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Fix It Or Forget It?

Wednesday, December 14th, 2011

Cindy* had been Assistant Marketing Copywriter at her company for a couple years, originally hired as a temp. She suspected that her image as a temp never really left, and that it was hurting her chances to be taken seriously as a writer.  While her employee reviews were consistently above average, whenever she requested more challenging assignments, her supervisor always had some excuse ready about why she was stuck doing the busy work.

Cindy was really good at writing the copy for the bread-and-butter clients for the firm, but after nearly three years doing it, frankly, it bored her to tears.  The last straw was when her manager hired someone outside of the firm to handle the bigger clients . . . and told her to train him!

When Cindy approached me on the details of beginning a job search – the time and effort involved – especially in this very tight labor market, she changed her mind.  Cindy decided to Fix It! by putting all of her spare time and energy to work, but writing for herself instead!  (She felt that she could better sell herself on the page, rather than in countless offices, answering, “Tell me about yourself” questions.)

Cindy continued working on her assignments as usual, but she brought in a large purse (with her personal laptop).  When her projects were done, she would write notes on paper notepads, in the event her work computer was being monitored.

During her lunch break, she would work in a private space and transfer her written notes to her laptop.  At the end of the day, Cindy would take home more notes and her laptop and transfer them as well, and continue writing.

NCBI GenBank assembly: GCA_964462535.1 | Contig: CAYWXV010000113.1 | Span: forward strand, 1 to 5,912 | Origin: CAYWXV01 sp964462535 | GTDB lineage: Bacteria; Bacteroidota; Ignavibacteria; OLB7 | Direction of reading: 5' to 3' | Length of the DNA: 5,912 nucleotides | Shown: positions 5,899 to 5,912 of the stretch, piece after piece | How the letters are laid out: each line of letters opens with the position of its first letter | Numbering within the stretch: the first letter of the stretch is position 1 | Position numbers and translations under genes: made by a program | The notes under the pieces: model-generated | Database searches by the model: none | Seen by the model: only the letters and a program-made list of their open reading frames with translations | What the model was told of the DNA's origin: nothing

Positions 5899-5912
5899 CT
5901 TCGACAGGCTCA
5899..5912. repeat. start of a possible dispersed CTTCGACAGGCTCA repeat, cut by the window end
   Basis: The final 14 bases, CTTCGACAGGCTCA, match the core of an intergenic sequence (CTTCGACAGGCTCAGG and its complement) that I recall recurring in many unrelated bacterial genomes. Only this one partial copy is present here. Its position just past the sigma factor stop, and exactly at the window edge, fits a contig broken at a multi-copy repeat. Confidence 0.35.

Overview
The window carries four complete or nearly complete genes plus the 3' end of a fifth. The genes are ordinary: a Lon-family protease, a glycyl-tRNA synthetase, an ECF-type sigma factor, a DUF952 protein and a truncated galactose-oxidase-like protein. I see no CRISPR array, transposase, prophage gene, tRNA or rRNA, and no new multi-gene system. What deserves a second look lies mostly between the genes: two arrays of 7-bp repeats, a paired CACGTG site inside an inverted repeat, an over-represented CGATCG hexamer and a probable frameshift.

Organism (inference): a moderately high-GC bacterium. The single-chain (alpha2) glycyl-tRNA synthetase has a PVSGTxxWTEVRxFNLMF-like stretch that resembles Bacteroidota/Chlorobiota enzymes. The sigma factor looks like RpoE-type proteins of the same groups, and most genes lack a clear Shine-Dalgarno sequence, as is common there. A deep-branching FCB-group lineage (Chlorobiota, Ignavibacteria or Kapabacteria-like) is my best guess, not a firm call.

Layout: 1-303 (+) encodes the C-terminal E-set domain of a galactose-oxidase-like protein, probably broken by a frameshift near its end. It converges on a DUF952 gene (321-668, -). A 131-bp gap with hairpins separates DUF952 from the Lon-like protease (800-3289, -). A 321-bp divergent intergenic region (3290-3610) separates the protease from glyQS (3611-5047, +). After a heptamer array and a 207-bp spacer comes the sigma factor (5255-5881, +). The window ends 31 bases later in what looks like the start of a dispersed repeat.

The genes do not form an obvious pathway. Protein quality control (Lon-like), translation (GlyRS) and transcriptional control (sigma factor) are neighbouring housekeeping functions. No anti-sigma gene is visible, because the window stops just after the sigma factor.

Within a year and a half, Cindy had written a book and approached a publisher, who was interested in publishing it!  She felt that this was a much better use of her time, rather than going on countless interviews.

With a published book added to her resume, people in her office no longer think of Cindy as merely “the temp girl,” and she is now considering beginning a job search, since her stock is much higher.

Duane* got a position with a company that has a lot of happy hours.  In fact, quite a few of them seemed to start before 5:00 somehow – and Duane doesn’t drink.

At first, he’d go out with everyone to the bars and order a soda or coffee, and it seemed that others in his department were ok with it.  Duane wanted to meet his co-workers and network after hours, and thought nothing of it initially.  They would even gleefully exclaim that they were glad to have a “designated driver” at lunch, which Duane thought odd.  (How drunk did they plan to get at lunch, he wondered?)

Later, though, he began to feel that eyes were cast upon him as though they considered him a snob for not joining in.  He also then heard a tale of company history.  Apparently, employees used to drink on company property nearly every Friday afternoon as their “happy hour”, but something went awry (he didn’t learn exactly what).  He got the impression that someone complained, though, which put an end to alcohol on the premises after that.

It became clear that Duane was becoming equated with the previous complainer, and people were suspicious that he might be the next person to further curb their festivities.  Fewer people asked him to join them for lunch or Happy Hours as time went on, and many personal conversations either stopped or became hushed as Duane entered rooms.